Source: World of Psychology - January 22, 2020 Category: Psychiatry & Psychology Authors: Rachel Star Withers Tags: Antipsychotic Inside Schizophrenia Mental Health and Wellness Psychiatry Psychology Psychotherapy Bipolar disorder and schizophrenia comorbid comorbid psychiatric conditions Comorbidities Comorbidity Diagnosis Of Schizophrenia Livi Source Type: blogs

Medgadget ’s Best Medical Technologies of 2019
Wrapping up this year and looking back on the particularly interesting developments in medical technology, we at Medgadget are impressed and very excited about the future. We’re lucky to cover one of the most innovative fields of research and one that improves and saves lives. Having a constant eye on what’s new in medtech, we present what we believe are the most novel, smart, and medically important technologies we encountered in this passing year. As in years past, a few trends have emerged. Opiod Overdose Treatment Opioid addiction, and accompanying overdoses, have become disturbingly common lately. A ...
Source: Medgadget - December 30, 2019 Category: Medical Devices Authors: Medgadget Editors Tags: Exclusive Source Type: blogs

An excerpt from the Revised & Expanded Edition of Wheat Belly
  The original Wheat Belly book rocked the nutritional world with its revolutionary ideas. But, as time has passed, I’ve added new strategies and concepts that have expanded the overall program and taken the health, weight, and youth-preserving benefits even further. I have therefore collected all this new material into a new Revised & Expanded Edition. The new Revised & Expanded Edition of Wheat Belly is now available at all major bookstores. Here is a brief excerpt from the new foreword: Wheat Belly began as my modest effort to help people with heart disease stop relying on the revolving door of angiop...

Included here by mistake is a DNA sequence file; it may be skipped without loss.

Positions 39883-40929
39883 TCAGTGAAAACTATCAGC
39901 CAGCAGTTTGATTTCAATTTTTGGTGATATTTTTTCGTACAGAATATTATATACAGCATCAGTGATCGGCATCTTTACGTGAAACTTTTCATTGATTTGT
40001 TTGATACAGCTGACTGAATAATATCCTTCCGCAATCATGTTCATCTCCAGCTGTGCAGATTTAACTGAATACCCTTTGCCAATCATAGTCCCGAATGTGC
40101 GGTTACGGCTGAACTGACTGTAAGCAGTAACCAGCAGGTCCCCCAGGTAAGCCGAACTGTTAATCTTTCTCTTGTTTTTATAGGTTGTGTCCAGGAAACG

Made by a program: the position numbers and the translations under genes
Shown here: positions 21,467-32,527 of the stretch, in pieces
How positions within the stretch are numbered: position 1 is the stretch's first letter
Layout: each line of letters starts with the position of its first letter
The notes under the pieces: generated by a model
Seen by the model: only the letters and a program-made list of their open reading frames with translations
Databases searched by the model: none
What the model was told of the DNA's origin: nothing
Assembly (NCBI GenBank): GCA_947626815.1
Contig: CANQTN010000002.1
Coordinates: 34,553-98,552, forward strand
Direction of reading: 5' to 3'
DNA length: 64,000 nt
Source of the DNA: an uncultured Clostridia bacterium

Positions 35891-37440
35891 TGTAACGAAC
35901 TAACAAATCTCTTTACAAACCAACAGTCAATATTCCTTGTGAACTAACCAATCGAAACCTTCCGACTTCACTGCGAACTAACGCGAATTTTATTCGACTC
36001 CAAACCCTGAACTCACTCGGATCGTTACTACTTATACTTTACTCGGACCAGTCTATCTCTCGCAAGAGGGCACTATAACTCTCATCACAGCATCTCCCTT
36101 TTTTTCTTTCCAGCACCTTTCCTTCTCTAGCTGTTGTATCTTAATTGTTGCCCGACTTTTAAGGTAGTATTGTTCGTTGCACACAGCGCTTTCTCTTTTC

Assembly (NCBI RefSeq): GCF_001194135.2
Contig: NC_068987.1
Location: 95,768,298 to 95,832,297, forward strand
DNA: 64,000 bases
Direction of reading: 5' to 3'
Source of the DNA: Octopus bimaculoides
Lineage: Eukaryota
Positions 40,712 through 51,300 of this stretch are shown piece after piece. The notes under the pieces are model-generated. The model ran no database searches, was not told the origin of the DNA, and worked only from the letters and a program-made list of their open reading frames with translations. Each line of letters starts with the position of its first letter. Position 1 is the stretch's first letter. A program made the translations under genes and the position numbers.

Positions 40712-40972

Source: Wheat Belly Blog - December 14, 2019 Category: Cardiology Authors: Dr. Davis Tags: Open autoimmune blood sugar bowel flora cholesterol diabetes Dr. Davis Gliadin gluten-free grain-free grains Inflammation low-carb microbiota prebiotic probiotic wheat belly Source Type: blogs

“ Wheat Belly hit like a bomb ” : Author Dana Carpender reviews the Revised & Expanded Edition of Wheat Belly
Dana Carpender, friend and author of many low-carb cookbooks, provided this review of my new Revised & Expanded Wheat Belly, below. For more of Dana’s signature wit and conversation, you can join her on her engaging Facebook page “Hold the toast press” or visit her Amazon page that lists all her wonderful low-carb cookbooks. It’s funny how things happen. Nine years ago I had already been eating a low carbohydrate diet for 16 years. During that time I had occasionally eaten low carb tortillas and low carb bread. These things were hardly a staple of my diet, but I kept ’em around for the oc...
Source: Wheat Belly Blog - December 8, 2019 Category: Cardiology Authors: Dr. Davis Tags: Open autoimmune joint pain wheat belly Source Type: blogs

Taking A Placebo Can Reduce Anxiety Before An Exam — Even When You Know The Pills Are Inert